Thanks for the info that’s exactly what I was looking for. And that’s a mighty fine bike you have there! I just love these older bikes.

A year range would be amazing. I’ve got the pics below but I’m not sure what you’re looking for. I haven’t had a chance to really look at it yet so I don’t know about the serial number or if it says made in England. And where might I find these decals?


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#4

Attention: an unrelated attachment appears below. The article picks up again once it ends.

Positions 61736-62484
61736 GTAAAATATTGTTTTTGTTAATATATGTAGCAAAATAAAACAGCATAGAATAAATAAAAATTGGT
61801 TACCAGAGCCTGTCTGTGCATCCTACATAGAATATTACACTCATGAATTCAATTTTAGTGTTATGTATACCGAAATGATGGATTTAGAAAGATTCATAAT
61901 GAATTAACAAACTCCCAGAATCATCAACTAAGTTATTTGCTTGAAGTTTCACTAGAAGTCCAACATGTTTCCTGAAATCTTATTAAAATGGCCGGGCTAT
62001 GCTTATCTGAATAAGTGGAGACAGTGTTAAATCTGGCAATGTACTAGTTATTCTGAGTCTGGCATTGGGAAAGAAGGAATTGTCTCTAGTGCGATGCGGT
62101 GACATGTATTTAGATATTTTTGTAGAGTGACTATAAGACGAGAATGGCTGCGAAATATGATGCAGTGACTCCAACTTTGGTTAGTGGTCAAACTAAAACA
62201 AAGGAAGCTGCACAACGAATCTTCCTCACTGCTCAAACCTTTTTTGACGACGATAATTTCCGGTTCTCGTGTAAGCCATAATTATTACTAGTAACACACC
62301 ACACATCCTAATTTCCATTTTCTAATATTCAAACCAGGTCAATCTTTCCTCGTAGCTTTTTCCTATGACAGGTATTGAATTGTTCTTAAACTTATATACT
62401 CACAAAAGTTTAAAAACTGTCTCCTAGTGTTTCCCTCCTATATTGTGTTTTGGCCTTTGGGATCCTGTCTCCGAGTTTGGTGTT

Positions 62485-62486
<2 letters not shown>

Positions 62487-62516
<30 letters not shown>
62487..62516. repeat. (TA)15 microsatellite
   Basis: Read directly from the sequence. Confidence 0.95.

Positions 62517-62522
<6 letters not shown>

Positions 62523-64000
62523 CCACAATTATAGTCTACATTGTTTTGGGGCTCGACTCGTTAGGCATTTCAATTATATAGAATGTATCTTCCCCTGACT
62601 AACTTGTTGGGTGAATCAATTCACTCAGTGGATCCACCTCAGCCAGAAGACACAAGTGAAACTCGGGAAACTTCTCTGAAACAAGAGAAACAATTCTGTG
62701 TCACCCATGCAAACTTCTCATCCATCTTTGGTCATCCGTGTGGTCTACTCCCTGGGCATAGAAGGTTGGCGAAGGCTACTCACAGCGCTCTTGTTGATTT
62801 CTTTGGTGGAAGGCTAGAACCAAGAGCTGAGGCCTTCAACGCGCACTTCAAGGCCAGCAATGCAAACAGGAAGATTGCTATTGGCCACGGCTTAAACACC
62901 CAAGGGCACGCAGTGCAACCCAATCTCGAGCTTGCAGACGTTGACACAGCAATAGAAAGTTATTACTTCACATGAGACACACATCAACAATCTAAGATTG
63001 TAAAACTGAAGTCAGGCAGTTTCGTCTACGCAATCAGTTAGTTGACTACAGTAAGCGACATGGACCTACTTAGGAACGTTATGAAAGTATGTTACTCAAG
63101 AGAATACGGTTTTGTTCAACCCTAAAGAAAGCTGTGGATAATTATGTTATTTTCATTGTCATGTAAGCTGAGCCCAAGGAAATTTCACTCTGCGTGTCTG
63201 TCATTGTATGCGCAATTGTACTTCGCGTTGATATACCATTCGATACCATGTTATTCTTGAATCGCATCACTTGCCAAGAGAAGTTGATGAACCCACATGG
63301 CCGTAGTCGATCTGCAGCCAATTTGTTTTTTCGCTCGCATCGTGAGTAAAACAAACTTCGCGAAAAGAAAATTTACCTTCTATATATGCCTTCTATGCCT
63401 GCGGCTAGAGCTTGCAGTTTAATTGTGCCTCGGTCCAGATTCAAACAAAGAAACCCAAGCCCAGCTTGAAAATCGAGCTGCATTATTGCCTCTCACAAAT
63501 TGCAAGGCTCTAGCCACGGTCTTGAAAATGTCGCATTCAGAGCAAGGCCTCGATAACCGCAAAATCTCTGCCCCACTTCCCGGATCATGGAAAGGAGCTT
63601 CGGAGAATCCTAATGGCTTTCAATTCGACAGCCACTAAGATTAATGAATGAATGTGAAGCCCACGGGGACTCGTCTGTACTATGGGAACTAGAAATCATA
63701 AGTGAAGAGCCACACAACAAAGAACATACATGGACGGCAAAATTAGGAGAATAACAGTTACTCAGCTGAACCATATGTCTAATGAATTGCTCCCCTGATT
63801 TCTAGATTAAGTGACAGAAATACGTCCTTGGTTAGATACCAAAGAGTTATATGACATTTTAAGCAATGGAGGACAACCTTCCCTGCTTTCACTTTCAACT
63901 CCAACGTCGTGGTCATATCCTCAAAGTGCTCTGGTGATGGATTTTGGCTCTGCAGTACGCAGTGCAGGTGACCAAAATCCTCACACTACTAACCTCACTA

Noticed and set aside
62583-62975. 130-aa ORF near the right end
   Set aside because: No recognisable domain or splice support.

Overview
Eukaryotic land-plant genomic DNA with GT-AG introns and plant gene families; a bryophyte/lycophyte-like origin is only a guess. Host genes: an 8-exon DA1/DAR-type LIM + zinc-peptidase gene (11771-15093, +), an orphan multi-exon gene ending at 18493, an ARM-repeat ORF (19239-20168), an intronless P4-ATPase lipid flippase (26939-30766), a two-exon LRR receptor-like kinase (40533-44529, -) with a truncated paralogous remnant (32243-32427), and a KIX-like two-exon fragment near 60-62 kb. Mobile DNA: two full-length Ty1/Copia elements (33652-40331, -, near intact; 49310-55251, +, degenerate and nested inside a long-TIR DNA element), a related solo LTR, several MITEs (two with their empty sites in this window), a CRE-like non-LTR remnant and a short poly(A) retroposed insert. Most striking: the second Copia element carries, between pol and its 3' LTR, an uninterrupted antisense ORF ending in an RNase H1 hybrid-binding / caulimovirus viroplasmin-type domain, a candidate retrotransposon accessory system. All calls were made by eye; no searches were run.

Nice chainrings! Odd, but it seems that the small ring is nearly the same size as the large one.
"We do not run out of time; Time runs out of us"
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#5
(09-20-2020, 10:14 PM)TheNextGen Wrote:  Thanks for the info that’s exactly what I was looking for. And that’s a mighty fine bike you have there! I just love these older bikes.
A year range would be amazing. I’ve got the pics below but I’m not sure what you’re looking for. I haven’t had a chance to really look at it yet so I don’t know about the serial number or if it says made in England. And where might I find these decals?